Further developments on the booby burqa - Part III | 10 to Twins | Jessica T | Almanac Online |

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10 to Twins

By Jessica T

About this blog: I'm a late thirties mother of a ten-year-old and infant twins. My family moved to Menlo Park 6 years ago from Virginia - where I grew up, went to college, got married, had my first born, and got an MBA (in that order). I'm a manag...  (More)

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Further developments on the booby burqa - Part III

Uploaded: Nov 14, 2013
My husband I were spending the afternoon at the pool a few months ago with the twins when a beautiful flock of young, fashionable new mothers installed themselves nearby with their babies. They had that new-mom glow, enviable camaraderie, and did I mention they were fashionable? In short, they were captivating to watch from a distance.

When I returned from some lap swimming, I noticed that several of them were wearing...You guessed it! The booby burqa! "What did I miss?" I asked my husband.

"You're looking at it," my husband replied. "You have to go talk to them?"

This was a group made up exclusively of women who seemed immensely comfortable with each other and their shared moment in life raising babies. They were hanging out in a casual, family-friendly environment, yet covering themselves while breastfeeding. I hemmed and hawed about approaching them - I certainly didn't want to come off as judgemental, and I also didn't want to make them uncomfortable.

But I knew that I had to get the scoop for my blog. I introduced myself as a new mother of twins and gently asked them about why they were wearing breastfeeding covers. They were gracious and forthcoming in their responses.

One woman, a brunette, volunteered that she sported it to placate her own modesty and because she was conscious of making others uncomfortable. All of the women insisted that even when they wore breastfeeding covers, they felt like they got unwelcome attention. The brunette recounted that an older woman recently stared at her in the park while she was breastfeeding with her Hooter Hider. (I wondered silently, perhaps she was staring because she found it strange that a young woman felt compelled to feed her baby under cover?)

At this point, they turned the tables on me. Did I wear one?

I did not. I wasn't accustomed to wearing one since I don't recall anyone having them when my 10-year old was a baby. But, I recounted the episode with my team and told them I understood the urge in certain circumstances.

Another woman, this one blond, admitted to the group (perhaps for the first time) that she wished she had the courage not to wear one. She wasn't modest, but she wanted to be appropriate in public and among her friends.

"What do you consider public?" I pressed. "When you are together at someone's home - do you wear your Hooter Hiders?"

If it was just them, they didn't. But anywhere else, they did, including their own homes if others' husbands were present.

They told me a final anecdote about a recent dinner party they attended. One of their friends was pregnant, and her husband asked the women breastfeeding why they were wearing breastfeeding covers. (Good for him! That's a modern day feminist.)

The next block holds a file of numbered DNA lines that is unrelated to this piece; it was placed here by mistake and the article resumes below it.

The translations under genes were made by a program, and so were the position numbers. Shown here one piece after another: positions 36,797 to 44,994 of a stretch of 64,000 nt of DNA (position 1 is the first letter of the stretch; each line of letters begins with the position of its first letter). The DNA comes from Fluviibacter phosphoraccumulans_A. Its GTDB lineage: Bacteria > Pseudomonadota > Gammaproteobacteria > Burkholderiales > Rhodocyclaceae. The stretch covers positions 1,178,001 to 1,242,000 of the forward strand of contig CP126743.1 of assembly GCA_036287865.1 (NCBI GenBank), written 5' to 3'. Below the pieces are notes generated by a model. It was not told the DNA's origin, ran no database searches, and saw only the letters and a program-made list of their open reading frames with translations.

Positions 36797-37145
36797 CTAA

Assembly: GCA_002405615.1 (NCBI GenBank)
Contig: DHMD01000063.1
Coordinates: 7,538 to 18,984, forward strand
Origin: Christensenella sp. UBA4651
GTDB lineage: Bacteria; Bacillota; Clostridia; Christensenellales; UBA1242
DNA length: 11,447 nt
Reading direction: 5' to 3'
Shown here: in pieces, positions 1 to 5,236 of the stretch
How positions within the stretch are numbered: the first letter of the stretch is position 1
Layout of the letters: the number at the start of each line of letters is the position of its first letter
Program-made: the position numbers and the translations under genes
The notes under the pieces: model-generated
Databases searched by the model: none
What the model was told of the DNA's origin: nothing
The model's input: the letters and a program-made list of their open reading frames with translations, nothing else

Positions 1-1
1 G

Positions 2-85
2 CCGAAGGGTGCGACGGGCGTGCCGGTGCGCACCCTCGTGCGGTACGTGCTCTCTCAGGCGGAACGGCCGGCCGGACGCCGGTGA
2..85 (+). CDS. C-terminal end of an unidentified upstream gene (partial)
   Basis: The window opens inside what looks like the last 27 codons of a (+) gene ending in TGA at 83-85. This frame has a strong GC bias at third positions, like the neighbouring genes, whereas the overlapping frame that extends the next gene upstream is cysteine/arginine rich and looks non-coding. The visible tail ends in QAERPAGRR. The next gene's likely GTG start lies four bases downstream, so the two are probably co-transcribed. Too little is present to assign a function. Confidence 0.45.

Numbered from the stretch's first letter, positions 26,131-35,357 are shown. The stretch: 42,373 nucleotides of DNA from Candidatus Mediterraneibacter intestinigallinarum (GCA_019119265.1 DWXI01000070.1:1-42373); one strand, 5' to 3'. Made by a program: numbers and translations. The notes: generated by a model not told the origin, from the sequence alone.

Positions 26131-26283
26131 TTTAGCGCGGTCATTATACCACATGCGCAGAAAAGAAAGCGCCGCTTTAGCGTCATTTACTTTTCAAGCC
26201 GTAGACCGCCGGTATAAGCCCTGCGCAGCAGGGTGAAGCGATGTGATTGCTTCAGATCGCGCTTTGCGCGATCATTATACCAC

My interview left me wondering?

Is the trend in Booby Burqas just about convention? Should we be worried that young women are conforming without thoughtfully questioning why? What do you think?
What is it worth to you?


Posted by Brian, a resident of another community,
on Nov 14, 2013 at 8:18 pm

Is a small aspect of it consumerism and capitalism? Some smart manufacturers created/amplified a need that satisfied the very real modesty that exists in our culture and perhaps slightly created some modesty where prior it didn't exist? Sort of "Hey look at this. I could use one of these." Make em all cute and sell them to the same folks who like lululemon?

Posted by Jessica T, a Almanac Online blogger,
on Nov 15, 2013 at 8:51 am

Jessica T is a registered user.

Hi Brian, No doubt -- I fear this item is now considered a "must have" for the baby registry...It does seem like baby gear offerings have ballooned in recent years. But - I distinctly remember the baby wipe warmer (not a necessity if you ask me) on the market 10 years ago. What happened in the past 10 years that presented the Hooter Hider with a market?

Posted by Nick, a resident of Menlo Park,
on Nov 15, 2013 at 11:49 am

But Brian -- Lululemon's version would be see-through.

Posted by another mother, a resident of Greenmeadow,
on Nov 15, 2013 at 2:07 pm

Is this what journalism has degraded to ? Shifting our focus from what deserves attention to what does not ?

Why is PA Online publishing such rubbish ? And why am I even reading this ?

Posted by Jessica T, a Almanac Online blogger,
on Nov 15, 2013 at 3:11 pm

Jessica T is a registered user.

Hi another mother - I'm not a journalist, rather a mommy blogger. Feel free to check out some of my other posts about parenting if the debate about the booby burqa isn't up your alley.

Posted by MV Mom, a resident of Shoreline West,
on Nov 15, 2013 at 3:36 pm

Women have been covering up for as long as blankets have been around, and there are more reasons than modesty. I loved using my Hooter Hider with my first. When we were in public, he would get distracted by all the people and noises and sights and using the Hooter Hider was great because it let him focus on the task at hand. It works better than a blanket because it has the neck strap, so I never had to worry about it falling out of place or covering his airflow too much. Once he got a little older and more efficient at nursing, we stopped using the cover in public.

P.S. You say you aren\'t judgmental, but you kind of are.